When winning becomes a losing battle, Radu Jude’s The Happiest Girl In The World casts a sly glance over Romania’s troublingly capitalist embrace.
Killing Me Softly by Mark Wilshin
CAUTION: Here be spoilers.
Riding high on the Romanian new wave, Radu Jude’s The Happiest Girl In The World is not like his countrymen’s recent arthouse hits. While the social commentaries of Cristian Mungiu’s grisly 4 Months, 3 Weeks And 2 Days or the post-communist ironies of Cristi Puiu’s madcap The Death Of Mr Lazarescu are clear, by comparison The Happiest Girl In The World seems little more than a kitchen sink family comedy. But what it lacks in gravitas or irony, it makes up for in wit and tenderness, as a delicate web of frustrated desires slowly emerges at a film shoot in Bucharest. Subtly biting, Radu Jude’s film satirises the film crew guns for hire as much as Delia’s upwardly mobile aspirations and her parents’ conservatism. It’s tough love all round.
Delia Fratila comes from Geoagiu Bai, a spa town in central Romania, a poor girl from a poor family. So when she wins a brand-spanking-new Logan Break in a competition, she should be the happiest girl in the world. Except of course, she’s not. She’s sulky and nauseous as the family travels to Bucharest to collect the car and film an advert testimonial, yearning for freedom from her parents and small-town life, and fearful for her greenshoot dreams of luxury and independence. The family’s pilgrimage to Micul Paris could have ended up like a Romanian Mr Deeds Goes To Town, slyly satirising the family’s attempts to pass the Bucharesti muster – changing into their best clothes in a suburban service-station toilet only to be bluntly restyled by the more urbanite make-up department. But Jude keeps his humour broad and as dry as tinder, quietly ridiculing the film crew’s race against the fading light and their begrudging obedience to interfering corporate producers as much as the family’s domestic bickering.
Scrutinised from head to toe by the soft drink producers, Delia, it is decided is both authentic and eyepleasing enough to advertise Bibo Multifruit in an inane commercial which leaps from blue-screen orange grove to urban aspirational modernism. As the gloss-hunting producers and film crew belligerently try and turn this country cousin into chic cosmopolitan, Delia is harangued and humiliated, repeating advertising slogans ad nauseam, while getting queasy on gallons of cola-infused fruit juice and being publicly shorn of her downy moustache. Suffering these brusque indignities or the long benched hours with a patient smile and welled-up tears, Delia has to sing, smile and quaff for her supper.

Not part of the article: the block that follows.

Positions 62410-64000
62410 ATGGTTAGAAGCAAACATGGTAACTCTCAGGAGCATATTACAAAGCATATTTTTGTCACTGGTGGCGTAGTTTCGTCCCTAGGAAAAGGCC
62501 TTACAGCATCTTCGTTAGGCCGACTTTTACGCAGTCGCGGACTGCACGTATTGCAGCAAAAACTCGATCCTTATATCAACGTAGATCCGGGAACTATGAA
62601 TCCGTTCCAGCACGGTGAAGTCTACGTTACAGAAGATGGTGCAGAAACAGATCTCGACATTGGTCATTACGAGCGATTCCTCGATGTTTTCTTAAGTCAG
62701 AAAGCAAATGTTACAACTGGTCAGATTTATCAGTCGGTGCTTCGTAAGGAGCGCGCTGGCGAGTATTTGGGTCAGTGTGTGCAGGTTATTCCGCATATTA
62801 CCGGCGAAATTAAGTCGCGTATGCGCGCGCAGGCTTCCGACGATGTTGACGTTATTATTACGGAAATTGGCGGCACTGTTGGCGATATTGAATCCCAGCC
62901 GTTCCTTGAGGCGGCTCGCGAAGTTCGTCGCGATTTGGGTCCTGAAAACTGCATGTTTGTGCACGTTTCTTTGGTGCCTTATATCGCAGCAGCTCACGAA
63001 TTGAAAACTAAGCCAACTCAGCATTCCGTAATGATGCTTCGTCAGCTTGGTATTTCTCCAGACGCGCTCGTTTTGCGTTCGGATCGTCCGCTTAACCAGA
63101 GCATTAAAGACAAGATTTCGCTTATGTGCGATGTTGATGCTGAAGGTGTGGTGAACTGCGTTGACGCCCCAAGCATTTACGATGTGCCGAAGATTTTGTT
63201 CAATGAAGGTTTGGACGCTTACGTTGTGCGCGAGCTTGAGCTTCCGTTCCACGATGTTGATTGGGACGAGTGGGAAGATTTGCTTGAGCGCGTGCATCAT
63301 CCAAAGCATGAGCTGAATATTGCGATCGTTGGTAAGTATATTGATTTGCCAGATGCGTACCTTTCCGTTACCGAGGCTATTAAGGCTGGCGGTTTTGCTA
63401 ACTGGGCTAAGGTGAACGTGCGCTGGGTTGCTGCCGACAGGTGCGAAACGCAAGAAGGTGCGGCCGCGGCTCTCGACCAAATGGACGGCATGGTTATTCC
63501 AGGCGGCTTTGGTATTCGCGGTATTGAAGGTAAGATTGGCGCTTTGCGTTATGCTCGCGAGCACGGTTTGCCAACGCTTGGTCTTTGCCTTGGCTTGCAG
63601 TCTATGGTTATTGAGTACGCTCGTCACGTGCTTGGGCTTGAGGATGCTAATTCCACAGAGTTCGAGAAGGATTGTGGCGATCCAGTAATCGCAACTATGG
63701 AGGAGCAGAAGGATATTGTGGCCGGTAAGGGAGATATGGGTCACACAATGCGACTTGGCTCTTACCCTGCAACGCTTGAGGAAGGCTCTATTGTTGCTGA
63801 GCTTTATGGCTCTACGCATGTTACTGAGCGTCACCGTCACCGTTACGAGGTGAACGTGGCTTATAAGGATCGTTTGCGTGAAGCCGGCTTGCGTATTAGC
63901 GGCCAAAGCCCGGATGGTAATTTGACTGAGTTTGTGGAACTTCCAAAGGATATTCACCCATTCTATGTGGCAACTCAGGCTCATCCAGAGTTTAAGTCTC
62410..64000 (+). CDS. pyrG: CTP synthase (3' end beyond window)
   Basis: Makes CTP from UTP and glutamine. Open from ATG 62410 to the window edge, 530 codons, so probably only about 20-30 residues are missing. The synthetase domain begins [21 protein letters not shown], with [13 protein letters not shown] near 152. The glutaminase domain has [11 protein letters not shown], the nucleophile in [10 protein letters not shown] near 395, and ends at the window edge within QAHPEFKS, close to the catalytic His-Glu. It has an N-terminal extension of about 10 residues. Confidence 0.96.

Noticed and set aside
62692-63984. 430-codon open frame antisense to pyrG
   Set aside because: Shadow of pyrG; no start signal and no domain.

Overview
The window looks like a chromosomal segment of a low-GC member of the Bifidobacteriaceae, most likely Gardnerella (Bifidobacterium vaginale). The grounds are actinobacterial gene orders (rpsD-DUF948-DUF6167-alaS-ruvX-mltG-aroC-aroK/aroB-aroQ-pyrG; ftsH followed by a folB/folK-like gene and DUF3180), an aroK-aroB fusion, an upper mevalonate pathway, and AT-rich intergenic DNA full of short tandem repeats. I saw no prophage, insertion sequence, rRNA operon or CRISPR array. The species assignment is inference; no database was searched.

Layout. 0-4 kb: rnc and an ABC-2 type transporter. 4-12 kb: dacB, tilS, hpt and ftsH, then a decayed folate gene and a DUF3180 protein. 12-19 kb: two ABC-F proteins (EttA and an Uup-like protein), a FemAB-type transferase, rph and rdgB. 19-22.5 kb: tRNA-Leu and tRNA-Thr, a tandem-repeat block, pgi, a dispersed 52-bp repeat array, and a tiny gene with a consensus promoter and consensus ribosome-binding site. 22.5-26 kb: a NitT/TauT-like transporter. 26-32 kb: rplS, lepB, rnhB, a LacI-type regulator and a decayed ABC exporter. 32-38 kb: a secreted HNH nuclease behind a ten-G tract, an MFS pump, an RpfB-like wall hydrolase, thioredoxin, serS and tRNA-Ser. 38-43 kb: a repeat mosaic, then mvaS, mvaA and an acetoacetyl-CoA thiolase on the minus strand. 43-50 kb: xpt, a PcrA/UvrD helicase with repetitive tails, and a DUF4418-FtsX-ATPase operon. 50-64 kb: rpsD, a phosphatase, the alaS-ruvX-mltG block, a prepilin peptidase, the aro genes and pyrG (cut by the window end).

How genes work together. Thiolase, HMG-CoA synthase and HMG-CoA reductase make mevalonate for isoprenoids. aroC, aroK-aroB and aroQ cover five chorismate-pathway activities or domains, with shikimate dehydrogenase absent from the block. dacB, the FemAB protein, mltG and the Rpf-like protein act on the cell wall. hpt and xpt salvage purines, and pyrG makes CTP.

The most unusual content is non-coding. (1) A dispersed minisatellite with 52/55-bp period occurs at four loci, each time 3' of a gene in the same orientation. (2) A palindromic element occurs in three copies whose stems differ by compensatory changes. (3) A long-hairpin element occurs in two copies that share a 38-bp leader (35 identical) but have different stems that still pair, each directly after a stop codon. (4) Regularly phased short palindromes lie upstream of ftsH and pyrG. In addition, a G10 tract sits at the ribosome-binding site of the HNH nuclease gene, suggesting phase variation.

Even her family don’t treat her much better. As her parents’ plan to sell the car and invest the money in converting her unwitting grandmother’s house into a guesthouse for weekend-breaking Bucharesters becomes apparent, Delia’s yearning to impress her classmates for once, to go on holiday or to have a car that doesn’t make her sick hits the cold, harsh light of payday. The parents see her winnings as just recompense for the suffering and sacrifices they’ve endured to make sure she has always had everything she’s ever wanted. Their lingering share-the-wealth communism rubs against Delia’s selfish and unprofitable beau monde aspirations, and when Delia refuses to sign the sale agreement, her father disowns this thankless child. It’s part of Jude’s bittersweet charm that winning a car puts a spanner in their family relations – it’s enough to make lives better, but not to completely transform them. As such it’s an apt metaphor for post-communist Eurozone Romania, forced to choose between high-street temptations and main-street investments. A generational divide too; Delia’s idealistic que sera sera optimism in conflict with her parents’ costed, forward-looking conservatism.
But it’s on this day of humiliation and heartache that the happiest girl in the world becomes a woman. It’s her turn (literally) in the driving seat, forced to make a decision that will shape the rest of her and her family’s life. It’s a painful choice between her own egotistical desires and helping out her parents, and in the end she gives way, unable to sacrifice them for a Logan Break. (Though not before haggling out the details.) Whether the decision was the right one is left achingly open, no feelgood ending here to dispel the agitation. Instead she waits unhappily by the old jalopy, nostalgic for her lost chance in the limelight, her holiday on the coast. She doesn’t know it, but all the same, she’s carved out a kind of autonomy, beyond her parents’ wishes and the whims of fortune.
Like Corneliu Porumboiu’s upcoming Un Certain Regard winner Police, Adjective, The Happiest Girl In The World marks a new tide in the Romanian new wave. Still exorcising communist ghosts with dry humour and sardonic watchfulness, Radu Jude’s film is shyly astute in its depiction of Romania’s shifting morality. Whether it’s money, family or career, the selfish gene is ruthlessly exposed, leaving pleasure, love and fulfilment firmly on the bench. For now.
The Happiest Girl In The World is released in the UK on 28th May 2010